Facebook users observing moment of silence before removing color filter

Facebook users French flag filter Whispering a prayer for the victims of Friday’s attacks in Paris, Facebook user Nicole Jimenez has solemnly removed the blue, white and red filter from her photo, a feature of her profile since Saturday.

“The French people were counting on us to superimpose the Tricolour in their most desperate hour,” said the 29-year-old Houston stenographer. “It’s like FDR said: think not of what your profile pic can do for you, but what changing its hue can do for another country. I stand with France.”

“Hashtag,” she added, head down.

Experts say that applying color filters to profile photos is a normal part of mourning, but that leaving the filters for too long can be unhealthy.

“If everyone continues using the French flag filter, it means that we are stuck dwelling on the tragic loss of life,” said Liverpool graphic designer Ben Mertens, who only applied the filter on Monday, fearing that his friends might find him unsympathetic. “It means that the terrorists have won.”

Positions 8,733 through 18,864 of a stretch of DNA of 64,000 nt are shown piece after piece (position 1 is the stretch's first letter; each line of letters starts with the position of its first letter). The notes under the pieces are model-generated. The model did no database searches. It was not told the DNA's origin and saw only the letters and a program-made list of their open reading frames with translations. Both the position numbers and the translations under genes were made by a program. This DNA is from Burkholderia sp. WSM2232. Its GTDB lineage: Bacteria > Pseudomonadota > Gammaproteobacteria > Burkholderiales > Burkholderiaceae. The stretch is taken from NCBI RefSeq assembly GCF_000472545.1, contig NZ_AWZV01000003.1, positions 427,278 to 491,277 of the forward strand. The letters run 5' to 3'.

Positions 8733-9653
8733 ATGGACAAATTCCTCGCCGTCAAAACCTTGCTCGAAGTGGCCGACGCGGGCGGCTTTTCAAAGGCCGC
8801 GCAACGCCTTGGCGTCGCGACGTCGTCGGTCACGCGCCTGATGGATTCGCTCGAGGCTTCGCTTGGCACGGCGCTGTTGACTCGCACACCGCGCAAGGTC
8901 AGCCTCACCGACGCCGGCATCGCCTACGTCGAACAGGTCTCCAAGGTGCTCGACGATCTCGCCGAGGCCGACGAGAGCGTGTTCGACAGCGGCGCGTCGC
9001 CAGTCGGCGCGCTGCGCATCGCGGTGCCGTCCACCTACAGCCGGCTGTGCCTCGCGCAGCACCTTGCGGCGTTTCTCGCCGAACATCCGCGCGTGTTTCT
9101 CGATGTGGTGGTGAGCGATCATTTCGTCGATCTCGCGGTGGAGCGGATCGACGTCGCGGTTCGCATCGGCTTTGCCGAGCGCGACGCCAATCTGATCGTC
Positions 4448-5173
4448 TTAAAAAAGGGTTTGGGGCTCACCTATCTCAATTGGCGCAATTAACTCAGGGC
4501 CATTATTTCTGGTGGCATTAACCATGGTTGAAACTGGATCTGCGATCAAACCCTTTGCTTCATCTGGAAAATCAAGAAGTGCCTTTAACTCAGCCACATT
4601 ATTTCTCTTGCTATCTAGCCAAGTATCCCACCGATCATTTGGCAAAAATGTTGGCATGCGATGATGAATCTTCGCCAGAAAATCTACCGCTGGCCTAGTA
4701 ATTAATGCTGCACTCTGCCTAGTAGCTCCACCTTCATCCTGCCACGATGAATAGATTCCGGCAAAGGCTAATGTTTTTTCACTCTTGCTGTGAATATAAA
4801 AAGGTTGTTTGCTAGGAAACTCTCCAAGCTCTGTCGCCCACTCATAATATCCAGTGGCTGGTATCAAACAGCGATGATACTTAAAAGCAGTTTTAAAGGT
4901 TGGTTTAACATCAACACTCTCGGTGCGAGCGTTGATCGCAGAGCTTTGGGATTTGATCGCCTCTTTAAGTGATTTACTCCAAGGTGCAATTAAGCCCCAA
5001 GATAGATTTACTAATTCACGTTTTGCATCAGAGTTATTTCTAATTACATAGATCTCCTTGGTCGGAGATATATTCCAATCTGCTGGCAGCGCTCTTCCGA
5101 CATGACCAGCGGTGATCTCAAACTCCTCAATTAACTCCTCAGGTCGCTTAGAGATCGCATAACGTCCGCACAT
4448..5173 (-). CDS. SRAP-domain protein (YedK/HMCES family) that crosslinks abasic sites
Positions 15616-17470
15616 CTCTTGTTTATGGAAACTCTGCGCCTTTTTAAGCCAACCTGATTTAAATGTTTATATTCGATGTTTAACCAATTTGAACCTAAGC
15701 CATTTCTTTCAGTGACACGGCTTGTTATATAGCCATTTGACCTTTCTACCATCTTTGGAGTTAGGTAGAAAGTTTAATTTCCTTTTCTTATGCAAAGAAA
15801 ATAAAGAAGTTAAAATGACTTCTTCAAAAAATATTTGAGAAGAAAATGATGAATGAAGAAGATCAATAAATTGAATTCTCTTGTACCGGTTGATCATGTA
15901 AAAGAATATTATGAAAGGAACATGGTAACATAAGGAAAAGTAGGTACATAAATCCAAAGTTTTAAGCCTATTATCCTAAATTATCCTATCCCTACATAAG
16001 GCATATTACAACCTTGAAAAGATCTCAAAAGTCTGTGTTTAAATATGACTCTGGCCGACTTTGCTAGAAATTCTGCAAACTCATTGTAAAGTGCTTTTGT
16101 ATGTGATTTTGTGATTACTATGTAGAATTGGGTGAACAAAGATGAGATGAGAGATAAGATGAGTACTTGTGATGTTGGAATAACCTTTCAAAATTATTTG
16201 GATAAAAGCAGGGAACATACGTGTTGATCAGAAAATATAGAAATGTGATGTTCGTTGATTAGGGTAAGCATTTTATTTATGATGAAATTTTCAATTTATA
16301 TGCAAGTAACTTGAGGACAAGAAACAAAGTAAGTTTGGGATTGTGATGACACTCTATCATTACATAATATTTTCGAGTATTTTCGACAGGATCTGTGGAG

“Let us not grieve, but let us celebrate life and change our profile pics back to the way they were, and will always be, God willing,” he added.

Lionel Gaillard, a spokesperson for France’s Ministry of Gratitude, says official letters have been sent to Jimenez, Mertens and others like them, recognizing their charitable service, and offering to fly them and their families to Paris to meet president Francois Hollande at the Élysée Palace

Jimenez says that she will decline the offer, and she brushes aside the suggestion that she’s a hero.

“I only did what any normal Facebook user with a few seconds of idle time would do,” she said. “I just hope that by taking a stand, I inspired someone to adopt some Parisian orphans, or donate some blood or something.”

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